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Physicians, Patients Not Getting Full Information on Antipsychotic Drugs



Well-known member
Mar 23, 2009
Physicians, Patients Not Getting Full Information on Antipsychotic Drugs

Elements of package inserts for second-generation antipsychotic medications aimed at both physicians and patients for use in affective illness “may belie scientific data regarding the neuropsychiatric risks of these drugs,” according to Frederick Jacobsen, M.D., M.P.H., a clinical professor of psychiatry and behavioral sciences at the George Washington University School of Medicine and Health Sciences.

This oversight has significant public health implications, given the increasingly broad prescription of these drugs for mood-related disorders and for off-label uses, wrote Jacobsen in the February issue of the American Journal of Public Health. He reviewed online package inserts for 10 second-generation antipsychotics. Advertisements for the drugs also inaccurately suggest reversibility of chronic neurotoxicty, he wrote.

“Inspection of SGA package inserts ‘Patient Counseling Information’ sections … omit tardive syndromes and other long-term neuropsychiatric side effects," Jacobsen wrote. "These surprising omissions are accompanied by a shift of responsibility for identifying or monitoring long-term neurotoxicity from physician to patient: 7 of 10 SGA package inserts included ‘Medication Guides’ (for patients) that mentioned abnormal movements as potential side effects. Three of these ‘Medication Guides’ instruct patients to ‘notify the prescribing physician if such movements are noticed.’ ”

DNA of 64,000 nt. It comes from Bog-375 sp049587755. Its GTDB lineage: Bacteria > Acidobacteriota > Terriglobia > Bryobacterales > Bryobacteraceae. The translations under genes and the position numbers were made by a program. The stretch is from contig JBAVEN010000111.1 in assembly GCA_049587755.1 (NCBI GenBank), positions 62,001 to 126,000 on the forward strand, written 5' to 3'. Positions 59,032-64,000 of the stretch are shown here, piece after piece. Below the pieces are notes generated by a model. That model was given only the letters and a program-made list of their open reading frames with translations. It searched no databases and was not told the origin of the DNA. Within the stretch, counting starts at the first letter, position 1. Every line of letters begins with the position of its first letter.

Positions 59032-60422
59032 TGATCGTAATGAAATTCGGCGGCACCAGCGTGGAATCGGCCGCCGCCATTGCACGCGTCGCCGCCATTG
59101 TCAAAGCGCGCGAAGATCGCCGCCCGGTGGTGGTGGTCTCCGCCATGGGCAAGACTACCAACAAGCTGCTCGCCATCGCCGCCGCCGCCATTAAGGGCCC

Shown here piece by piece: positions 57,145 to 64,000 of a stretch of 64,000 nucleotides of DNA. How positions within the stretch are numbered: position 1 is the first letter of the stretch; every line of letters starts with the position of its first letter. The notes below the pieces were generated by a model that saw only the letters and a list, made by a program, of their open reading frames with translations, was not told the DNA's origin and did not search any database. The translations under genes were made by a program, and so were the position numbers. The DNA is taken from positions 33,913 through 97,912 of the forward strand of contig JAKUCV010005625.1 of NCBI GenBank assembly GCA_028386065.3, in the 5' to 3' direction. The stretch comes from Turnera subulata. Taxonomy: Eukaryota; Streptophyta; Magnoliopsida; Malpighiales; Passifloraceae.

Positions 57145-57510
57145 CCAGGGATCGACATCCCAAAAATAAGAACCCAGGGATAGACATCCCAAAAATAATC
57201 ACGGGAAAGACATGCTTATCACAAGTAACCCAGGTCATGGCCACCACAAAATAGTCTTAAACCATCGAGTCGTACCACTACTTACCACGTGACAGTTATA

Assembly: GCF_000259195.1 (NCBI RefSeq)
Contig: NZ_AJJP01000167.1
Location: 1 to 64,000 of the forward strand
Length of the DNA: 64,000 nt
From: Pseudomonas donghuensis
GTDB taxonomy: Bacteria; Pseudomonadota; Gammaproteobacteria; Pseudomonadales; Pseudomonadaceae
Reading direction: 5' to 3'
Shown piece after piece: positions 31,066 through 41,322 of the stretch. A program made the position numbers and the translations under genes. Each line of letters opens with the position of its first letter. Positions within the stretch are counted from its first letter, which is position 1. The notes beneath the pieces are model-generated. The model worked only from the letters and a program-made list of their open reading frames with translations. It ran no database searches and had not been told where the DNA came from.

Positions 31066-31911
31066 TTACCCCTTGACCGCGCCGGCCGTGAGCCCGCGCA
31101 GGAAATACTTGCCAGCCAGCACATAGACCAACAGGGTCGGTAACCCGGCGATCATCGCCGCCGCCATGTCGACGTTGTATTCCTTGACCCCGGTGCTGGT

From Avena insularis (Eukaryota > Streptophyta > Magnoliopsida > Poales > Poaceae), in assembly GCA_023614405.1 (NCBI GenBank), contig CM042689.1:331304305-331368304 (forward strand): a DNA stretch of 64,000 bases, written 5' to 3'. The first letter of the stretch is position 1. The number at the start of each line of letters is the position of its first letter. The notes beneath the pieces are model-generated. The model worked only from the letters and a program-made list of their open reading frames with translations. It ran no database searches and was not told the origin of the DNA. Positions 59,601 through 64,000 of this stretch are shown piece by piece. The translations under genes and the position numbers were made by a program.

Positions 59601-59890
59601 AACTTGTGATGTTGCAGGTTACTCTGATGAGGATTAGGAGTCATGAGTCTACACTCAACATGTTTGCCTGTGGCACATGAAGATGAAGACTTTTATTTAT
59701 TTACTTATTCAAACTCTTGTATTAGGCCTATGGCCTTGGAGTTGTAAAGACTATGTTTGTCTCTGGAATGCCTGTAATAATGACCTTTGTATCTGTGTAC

The lack of appropriate patient counseling may be tied to the brevity of clinical trials (6 to 12 weeks) used for FDA approval compared to the chronic duration of clinical use.

Psych News Alert: Physicians, Patients Not Getting Full Information on Antipsychotic Drugs


Well-known member
Sep 29, 2013
The main thrust of this is side effects from long term use, which is definitely a good point. Just goes to show that it's best not to use prescription drugs over long periods unless there really is no other way.


Hmmm.....I hate to say it....but I will anyway...

"no big surprises there really".....

When are they going to admit the same for SSRIs I wonder?

What does "neurotoxicity" actually mean ?

We need to know.

We are judged by our brain function on these drugs and once off them. If they've caused damage or have the potential to do so, those judgements will never be favourable when we withdraw from these drugs.

How can anyone judge the state of someone's mind accurately with this in the mix....and what hope of recovery does that give?